Hello there! It is that time again for another review and it is the turn for Holding Up the Universe by Jennifer Niven. So here we go:
Everyone thinks they know Libby Strout, the girl once dubbed “America’s Fattest Teen.” But no one’s taken the time to look past her weight to get to know who she really is. Following her mom’s death, she’s been picking up the pieces in the privacy of her home, dealing with her heartbroken father and her own grief. Now, Libby’s ready: for high school, for new friends, for love, and for every possibility life has to offer. In that moment, I know the part I want to play here at MVB High. I want to be the girl who can do anything.
Everyone thinks they know Jack Masselin, too. Yes, he’s got swagger, but he’s also mastered the impossible art of giving people what they want, of fitting in. What no one knows is that Jack has a newly acquired secret: he can’t recognize faces. Even his own brothers are strangers to him. He’s the guy who can re-engineer and rebuild anything, but he can’t understand what’s going on with the inner workings of his brain. So he tells himself to play it cool: Be charming. Be hilarious. Don’t get too close to anyone.
Until he meets Libby. When the two get tangled up in a cruel high school game—which lands them in group counseling and community service—Libby and Jack are both pissed, and then surprised. Because the more time they spend together, the less alone they feel. Because sometimes when you meet someone, it changes the world, theirs and yours.
When I started this book I was a bit dissapointed because I wasn’t enjoying it so far. Maybe I wasn’t getting involved in the story and didn’t like one of the main characters (Jack Masselin).
But I decided to go ahead and keep reading, because, after all, I really wanted to know more about Libby’s story. I felt identified with her in so many parts of the story: when she was bullied for being fat, which was something that used to happen to me when I was a little girl.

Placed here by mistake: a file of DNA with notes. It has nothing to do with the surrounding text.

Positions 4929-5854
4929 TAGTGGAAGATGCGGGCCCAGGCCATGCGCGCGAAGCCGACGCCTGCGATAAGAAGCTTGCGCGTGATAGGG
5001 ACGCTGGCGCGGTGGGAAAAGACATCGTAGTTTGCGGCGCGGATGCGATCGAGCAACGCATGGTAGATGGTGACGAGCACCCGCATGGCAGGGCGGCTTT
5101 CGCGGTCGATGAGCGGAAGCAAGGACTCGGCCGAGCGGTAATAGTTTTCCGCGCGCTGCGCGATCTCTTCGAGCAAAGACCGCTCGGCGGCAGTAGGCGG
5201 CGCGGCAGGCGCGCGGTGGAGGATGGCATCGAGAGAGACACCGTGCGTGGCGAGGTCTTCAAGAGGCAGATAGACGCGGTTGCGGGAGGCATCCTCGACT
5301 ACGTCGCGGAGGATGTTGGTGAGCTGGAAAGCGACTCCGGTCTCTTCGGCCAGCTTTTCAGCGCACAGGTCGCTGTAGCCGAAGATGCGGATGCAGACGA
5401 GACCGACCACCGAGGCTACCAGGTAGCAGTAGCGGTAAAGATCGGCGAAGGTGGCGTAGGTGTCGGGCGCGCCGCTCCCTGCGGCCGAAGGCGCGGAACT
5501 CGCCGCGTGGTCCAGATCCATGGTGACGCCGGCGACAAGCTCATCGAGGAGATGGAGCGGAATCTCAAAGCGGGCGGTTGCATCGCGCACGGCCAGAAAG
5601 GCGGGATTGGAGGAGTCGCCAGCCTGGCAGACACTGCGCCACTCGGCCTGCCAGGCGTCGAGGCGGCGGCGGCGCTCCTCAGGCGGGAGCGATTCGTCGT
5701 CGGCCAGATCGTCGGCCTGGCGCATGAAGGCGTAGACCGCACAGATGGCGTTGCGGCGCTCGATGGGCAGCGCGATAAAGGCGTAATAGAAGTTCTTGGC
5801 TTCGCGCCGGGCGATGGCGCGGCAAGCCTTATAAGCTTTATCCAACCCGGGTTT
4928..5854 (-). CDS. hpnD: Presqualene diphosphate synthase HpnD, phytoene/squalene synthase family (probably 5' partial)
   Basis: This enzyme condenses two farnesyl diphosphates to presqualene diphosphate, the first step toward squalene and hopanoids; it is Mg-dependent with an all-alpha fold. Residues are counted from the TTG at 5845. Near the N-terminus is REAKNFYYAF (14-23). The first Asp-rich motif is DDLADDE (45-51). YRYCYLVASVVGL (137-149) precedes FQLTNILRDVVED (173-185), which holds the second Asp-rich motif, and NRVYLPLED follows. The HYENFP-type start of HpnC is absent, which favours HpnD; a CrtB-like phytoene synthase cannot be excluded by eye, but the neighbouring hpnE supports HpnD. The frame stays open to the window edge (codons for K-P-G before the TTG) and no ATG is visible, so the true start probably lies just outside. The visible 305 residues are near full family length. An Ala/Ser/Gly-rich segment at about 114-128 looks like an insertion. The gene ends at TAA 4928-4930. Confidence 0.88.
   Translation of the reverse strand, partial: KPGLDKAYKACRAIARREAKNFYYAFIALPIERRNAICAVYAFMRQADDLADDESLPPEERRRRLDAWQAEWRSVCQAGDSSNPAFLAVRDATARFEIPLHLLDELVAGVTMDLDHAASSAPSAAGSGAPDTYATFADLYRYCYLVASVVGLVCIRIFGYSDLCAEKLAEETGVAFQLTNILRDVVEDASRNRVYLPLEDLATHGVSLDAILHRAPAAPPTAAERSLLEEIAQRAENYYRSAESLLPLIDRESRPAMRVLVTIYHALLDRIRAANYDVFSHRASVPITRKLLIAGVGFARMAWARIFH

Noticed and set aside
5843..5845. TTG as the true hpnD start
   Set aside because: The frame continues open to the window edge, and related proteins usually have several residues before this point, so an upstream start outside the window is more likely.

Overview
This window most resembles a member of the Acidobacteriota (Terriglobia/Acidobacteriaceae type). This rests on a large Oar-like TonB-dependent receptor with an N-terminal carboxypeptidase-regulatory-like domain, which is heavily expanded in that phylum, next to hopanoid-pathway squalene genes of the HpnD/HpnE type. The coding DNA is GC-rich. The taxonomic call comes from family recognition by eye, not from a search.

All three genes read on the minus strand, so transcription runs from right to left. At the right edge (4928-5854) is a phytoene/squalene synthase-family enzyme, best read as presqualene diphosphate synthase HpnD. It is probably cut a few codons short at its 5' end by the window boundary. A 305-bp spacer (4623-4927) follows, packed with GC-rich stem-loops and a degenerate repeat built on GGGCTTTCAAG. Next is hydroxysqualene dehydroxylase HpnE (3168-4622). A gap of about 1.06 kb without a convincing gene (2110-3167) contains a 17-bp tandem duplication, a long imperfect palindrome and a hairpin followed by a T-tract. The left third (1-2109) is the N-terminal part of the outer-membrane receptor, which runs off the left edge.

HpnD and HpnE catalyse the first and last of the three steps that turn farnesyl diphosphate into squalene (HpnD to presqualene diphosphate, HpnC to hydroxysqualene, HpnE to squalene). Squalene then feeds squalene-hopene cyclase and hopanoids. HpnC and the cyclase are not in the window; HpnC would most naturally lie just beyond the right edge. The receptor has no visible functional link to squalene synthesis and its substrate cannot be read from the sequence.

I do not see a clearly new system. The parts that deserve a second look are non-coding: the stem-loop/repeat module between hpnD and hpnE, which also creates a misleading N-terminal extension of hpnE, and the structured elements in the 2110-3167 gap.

What I loved the most about this book is Libby’s bravery, the way she accepted herself and didn’t give a… about people’s opinion concerning her weight.
As I said above, Jack wasn’t “my cup of coffee”, I just don’t know why, but Has it ever happened to you that you hate someone and you just don’t know why? Well it happens a lot to me with book characters, specially when they take bad decisions.
I still don’t like him, but I understand the conflict he was passing by, so I will not be so rude with him.
This book made me think a lot about being different, having a health problem, having anxiety, having depression or other kind of trouble, is not so bad as it seems. I mean, it is bad to have those problems, but I think what Niven wanted to tell us is that we’re not alone, we’re not less than others, we are wanted.
I recommend this book, despite I wasn’t so convinced in the beginning, it really is a good book, with so many teachings about life, and a very strong and brave female character we should all imitate.
“As long as you live, there’s always something waiting; and even if its bad, and you know its bad, What can you do? You can’t stop living”.
“We can’t fight another person’s battles, no matter how much we want to”.
“Don’t judge a man till you’ve walked a mile in his shoes”.
“You can’t stop living”.
“It’s not moving on, Libbs. It’s moving differently. That’s all this. Different life. Different world. Different rules. We don’t ever leave that old world behind. We just create a new one”.
“We all got something. We’re all weird and damaged in our own way. You’re not the only one”.